Dining hall provided a great deal of variety, including an expansive salad bar that provided me with endless meal choices. They were also open all day long, so students could grab snacks after sports or during free periods.
2.) What did you like least about your dining arrangements?
Food cooked for 1000 people just is not as good as the food your mom makes, ever.
1.) How welcome did you feel by the other students when you first arrived at the school
I felt like everyone wanted to make friends when I arrived my freshman year. There was a definite sense of wanting to belong that everyone seemed to feel, and I think that before long people were able to settle in to routine comfortably and find friends. Exeter is by no means a cold place; people form very real, very close bonds with friends and treat one another with respect.
2.) Describe the level of diversity and integration of students in your school:
There is a lot of diversity at Exeter, and there is a fair amount of integration. Students tended to form social groups with people of the same race; people everywhere tend to feel more at ease with people they think are 'like them'. However, at Exeter we were all able to discuss things like racism or discrimination honestly and openly, and this made for an open community where people of all races could communicate freely and form close friendships.
3.) Describe typical fun activities you did on a weekend:
We often went to dances, out to dinner in Exeter, or watched movies in common rooms. People often hung out in the Grill, or participated in/watched an activity or guest sponsored by our Student Activities office.
4.) What was the town like?
Students went into downtown Exeter often to go out to lunch or to shop at the little boutiques. Exeter isn't a very metropolitan area, but it has a drugstore nearby, an old movie theater, and lots of places to get good sandwiches or coffee. There are also some little shops.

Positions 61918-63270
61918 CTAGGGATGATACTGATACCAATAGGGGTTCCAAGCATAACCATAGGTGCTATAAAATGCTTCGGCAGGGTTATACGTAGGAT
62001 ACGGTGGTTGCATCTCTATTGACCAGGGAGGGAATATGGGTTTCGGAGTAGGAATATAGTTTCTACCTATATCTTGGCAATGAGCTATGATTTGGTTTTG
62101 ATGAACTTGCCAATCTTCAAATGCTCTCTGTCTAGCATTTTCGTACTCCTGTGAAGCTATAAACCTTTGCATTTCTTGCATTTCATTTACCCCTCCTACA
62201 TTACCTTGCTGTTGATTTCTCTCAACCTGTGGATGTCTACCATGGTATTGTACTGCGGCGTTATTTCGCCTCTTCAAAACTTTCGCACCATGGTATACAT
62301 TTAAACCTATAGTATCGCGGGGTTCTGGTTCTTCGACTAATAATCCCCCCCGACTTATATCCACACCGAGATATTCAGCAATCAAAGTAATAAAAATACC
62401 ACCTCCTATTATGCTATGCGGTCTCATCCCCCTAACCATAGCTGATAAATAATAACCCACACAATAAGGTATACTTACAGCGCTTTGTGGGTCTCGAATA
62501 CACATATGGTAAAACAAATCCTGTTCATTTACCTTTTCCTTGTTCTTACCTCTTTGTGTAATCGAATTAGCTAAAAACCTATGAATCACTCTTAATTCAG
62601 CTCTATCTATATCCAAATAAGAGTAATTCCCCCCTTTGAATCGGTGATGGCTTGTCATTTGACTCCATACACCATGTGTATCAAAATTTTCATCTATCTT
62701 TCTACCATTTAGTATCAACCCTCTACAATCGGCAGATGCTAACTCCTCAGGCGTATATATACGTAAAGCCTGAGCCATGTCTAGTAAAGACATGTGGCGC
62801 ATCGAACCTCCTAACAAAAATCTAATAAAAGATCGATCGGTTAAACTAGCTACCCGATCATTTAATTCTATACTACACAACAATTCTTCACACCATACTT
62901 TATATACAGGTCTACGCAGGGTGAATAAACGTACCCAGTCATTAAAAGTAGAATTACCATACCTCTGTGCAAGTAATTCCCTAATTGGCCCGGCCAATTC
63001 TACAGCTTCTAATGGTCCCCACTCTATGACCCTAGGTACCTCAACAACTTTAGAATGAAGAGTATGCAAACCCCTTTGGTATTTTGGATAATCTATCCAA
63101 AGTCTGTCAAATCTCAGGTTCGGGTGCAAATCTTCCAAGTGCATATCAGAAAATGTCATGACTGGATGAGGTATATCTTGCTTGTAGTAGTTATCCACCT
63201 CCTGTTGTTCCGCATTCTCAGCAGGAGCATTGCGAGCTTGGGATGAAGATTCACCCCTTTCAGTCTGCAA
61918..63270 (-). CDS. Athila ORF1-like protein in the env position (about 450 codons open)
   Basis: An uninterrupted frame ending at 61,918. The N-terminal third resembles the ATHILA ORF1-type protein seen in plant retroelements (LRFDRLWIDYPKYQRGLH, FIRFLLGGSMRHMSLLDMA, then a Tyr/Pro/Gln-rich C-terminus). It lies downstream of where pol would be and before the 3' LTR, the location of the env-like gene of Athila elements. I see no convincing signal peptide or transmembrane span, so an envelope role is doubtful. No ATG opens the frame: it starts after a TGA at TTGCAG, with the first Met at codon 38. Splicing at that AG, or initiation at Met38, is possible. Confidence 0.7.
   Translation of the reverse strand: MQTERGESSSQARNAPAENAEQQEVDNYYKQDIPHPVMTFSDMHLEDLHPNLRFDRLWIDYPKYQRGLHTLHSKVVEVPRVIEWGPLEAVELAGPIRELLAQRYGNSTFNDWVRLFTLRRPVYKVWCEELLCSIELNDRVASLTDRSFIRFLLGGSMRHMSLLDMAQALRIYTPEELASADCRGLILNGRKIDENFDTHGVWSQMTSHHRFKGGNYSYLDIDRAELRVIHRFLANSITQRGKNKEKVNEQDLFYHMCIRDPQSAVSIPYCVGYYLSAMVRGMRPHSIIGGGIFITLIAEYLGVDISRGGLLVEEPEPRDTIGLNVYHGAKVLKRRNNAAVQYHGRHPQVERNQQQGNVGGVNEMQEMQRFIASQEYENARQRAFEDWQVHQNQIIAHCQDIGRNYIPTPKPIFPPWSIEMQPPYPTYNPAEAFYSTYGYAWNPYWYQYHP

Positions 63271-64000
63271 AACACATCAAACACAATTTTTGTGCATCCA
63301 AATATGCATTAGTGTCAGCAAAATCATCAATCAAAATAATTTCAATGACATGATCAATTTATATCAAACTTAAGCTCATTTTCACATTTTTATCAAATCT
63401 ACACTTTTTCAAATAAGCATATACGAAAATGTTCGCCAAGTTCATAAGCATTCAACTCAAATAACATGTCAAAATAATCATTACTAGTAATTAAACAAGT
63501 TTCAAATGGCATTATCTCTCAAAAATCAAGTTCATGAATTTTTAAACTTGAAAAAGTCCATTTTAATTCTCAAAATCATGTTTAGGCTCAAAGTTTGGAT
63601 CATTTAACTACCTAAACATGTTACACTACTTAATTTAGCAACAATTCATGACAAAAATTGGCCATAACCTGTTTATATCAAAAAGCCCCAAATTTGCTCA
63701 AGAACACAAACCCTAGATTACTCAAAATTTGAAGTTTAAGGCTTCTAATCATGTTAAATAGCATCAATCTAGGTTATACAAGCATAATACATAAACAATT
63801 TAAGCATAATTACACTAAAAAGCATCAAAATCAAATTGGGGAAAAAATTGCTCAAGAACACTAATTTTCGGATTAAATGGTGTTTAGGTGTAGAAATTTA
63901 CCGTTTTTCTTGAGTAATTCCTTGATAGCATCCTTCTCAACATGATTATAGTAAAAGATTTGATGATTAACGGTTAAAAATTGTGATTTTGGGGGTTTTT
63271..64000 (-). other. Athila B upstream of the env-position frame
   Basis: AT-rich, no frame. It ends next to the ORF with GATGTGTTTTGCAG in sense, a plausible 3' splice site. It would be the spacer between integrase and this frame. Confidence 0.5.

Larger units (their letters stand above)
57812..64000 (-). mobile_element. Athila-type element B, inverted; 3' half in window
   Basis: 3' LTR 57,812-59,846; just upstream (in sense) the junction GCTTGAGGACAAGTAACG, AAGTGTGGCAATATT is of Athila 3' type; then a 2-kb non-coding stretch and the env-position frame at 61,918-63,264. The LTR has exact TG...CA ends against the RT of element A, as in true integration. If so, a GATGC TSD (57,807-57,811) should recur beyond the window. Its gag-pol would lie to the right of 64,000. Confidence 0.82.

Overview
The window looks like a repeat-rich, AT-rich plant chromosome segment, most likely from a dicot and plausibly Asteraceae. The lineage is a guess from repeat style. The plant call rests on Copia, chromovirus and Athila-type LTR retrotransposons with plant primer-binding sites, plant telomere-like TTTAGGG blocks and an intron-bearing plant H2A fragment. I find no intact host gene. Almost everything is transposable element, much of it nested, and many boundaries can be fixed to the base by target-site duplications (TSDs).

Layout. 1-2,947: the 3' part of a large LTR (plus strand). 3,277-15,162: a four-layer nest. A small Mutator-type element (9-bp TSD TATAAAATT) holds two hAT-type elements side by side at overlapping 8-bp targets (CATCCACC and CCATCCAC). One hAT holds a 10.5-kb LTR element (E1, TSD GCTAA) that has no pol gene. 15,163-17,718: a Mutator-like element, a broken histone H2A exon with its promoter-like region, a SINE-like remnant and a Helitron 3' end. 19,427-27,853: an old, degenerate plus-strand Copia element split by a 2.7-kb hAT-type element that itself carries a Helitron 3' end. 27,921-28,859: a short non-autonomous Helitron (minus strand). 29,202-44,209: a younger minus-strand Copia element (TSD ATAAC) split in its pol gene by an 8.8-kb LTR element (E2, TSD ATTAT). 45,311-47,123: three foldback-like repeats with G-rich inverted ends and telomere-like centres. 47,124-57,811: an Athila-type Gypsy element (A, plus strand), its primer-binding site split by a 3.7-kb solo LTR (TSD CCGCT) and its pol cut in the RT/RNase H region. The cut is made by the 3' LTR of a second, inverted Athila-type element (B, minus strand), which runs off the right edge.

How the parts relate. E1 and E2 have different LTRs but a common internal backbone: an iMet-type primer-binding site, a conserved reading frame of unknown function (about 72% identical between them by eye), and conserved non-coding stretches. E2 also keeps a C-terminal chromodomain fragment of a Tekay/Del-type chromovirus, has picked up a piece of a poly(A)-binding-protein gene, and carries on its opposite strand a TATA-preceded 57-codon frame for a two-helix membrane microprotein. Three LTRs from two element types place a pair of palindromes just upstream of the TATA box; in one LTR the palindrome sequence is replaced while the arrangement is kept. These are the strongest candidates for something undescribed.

|7:00 AM||Wake up and shower, eat breakfast|
|8:00 AM||Truth and Reconciliations Course on South Africa|
|9:00 AM||Senior English - reading Light in August by William Faulkner|
|10:00 AM||Assembly - All school|
|11:30 AM||AP French Literature|
|1:30 PM||Fall Crew|
|2:30 PM||Fall Crew|
|3:30 PM||Fall Crew|
|4:00 PM||Shower, free period|
|6:30 PM||Yearbook meeting and work time|
|8:45 PM||Hang out with friends|
|10:00 PM||Leave campus for home|
|10:15 PM||Snack, start homework|
|12:15 PM||Study break|
|12:30 PM||Finish homework|
|11:00 AM||Wake up and shower|
|11:30 AM||Breakfast at home|
Alumni Reviews Review School
- Review Description
- Harvard College The Harkness method is one of Exeter's unique and best aspects. Teachers have very little involvement in class — homework is either reading or problem based, and nearly every class, from Math to English. . .
- Colorado College Exeter is the founding place of the Harkness method, in which students gather around a round table to discuss their homework and class material as a group. The idea of this method is that. . .
- George Washington University Harkness was one aspect of Exeter that is unlike any other. I loved being able to learn from and alongside my peers rather than being lectured at.. . .